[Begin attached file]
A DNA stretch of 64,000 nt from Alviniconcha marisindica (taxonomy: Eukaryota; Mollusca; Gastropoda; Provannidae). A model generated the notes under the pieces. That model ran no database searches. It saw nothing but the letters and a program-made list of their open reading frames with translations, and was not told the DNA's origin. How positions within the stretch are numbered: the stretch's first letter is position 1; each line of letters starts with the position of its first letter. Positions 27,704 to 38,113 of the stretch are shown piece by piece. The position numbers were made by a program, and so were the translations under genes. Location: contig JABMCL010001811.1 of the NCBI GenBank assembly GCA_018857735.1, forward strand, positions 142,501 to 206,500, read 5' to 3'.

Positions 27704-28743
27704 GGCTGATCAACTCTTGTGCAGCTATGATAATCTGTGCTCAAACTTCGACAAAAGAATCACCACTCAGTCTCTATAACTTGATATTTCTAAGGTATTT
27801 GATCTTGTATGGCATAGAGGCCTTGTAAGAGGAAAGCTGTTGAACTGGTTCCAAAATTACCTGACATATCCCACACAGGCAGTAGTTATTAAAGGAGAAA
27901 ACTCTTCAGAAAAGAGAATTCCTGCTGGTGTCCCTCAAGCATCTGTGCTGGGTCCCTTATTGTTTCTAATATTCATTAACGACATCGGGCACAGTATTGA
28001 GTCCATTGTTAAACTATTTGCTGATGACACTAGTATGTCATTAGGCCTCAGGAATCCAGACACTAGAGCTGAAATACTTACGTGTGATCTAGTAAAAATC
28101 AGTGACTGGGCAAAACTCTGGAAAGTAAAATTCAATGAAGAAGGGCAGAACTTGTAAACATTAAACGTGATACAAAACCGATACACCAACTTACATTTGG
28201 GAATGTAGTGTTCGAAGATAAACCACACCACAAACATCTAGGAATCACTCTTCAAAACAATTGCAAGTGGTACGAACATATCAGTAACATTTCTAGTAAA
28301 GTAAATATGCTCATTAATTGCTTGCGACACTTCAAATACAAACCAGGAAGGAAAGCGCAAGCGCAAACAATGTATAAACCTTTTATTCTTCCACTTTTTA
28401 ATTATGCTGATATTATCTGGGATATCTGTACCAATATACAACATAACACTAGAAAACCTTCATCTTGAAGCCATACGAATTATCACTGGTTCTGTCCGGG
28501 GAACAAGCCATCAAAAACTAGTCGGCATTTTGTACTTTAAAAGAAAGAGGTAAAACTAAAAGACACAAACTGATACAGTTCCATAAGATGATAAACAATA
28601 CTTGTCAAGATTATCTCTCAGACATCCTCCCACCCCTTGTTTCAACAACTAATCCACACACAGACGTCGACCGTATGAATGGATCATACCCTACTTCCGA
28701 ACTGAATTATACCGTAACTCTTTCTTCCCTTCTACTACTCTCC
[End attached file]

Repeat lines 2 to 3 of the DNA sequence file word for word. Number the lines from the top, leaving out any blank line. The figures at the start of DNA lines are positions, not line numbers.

Positions 27704-28743
27704 GGCTGATCAACTCTTGTGCAGCTATGATAATCTGTGCTCAAACTTCGACAAAAGAATCACCACTCAGTCTCTATAACTTGATATTTCTAAGGTATTT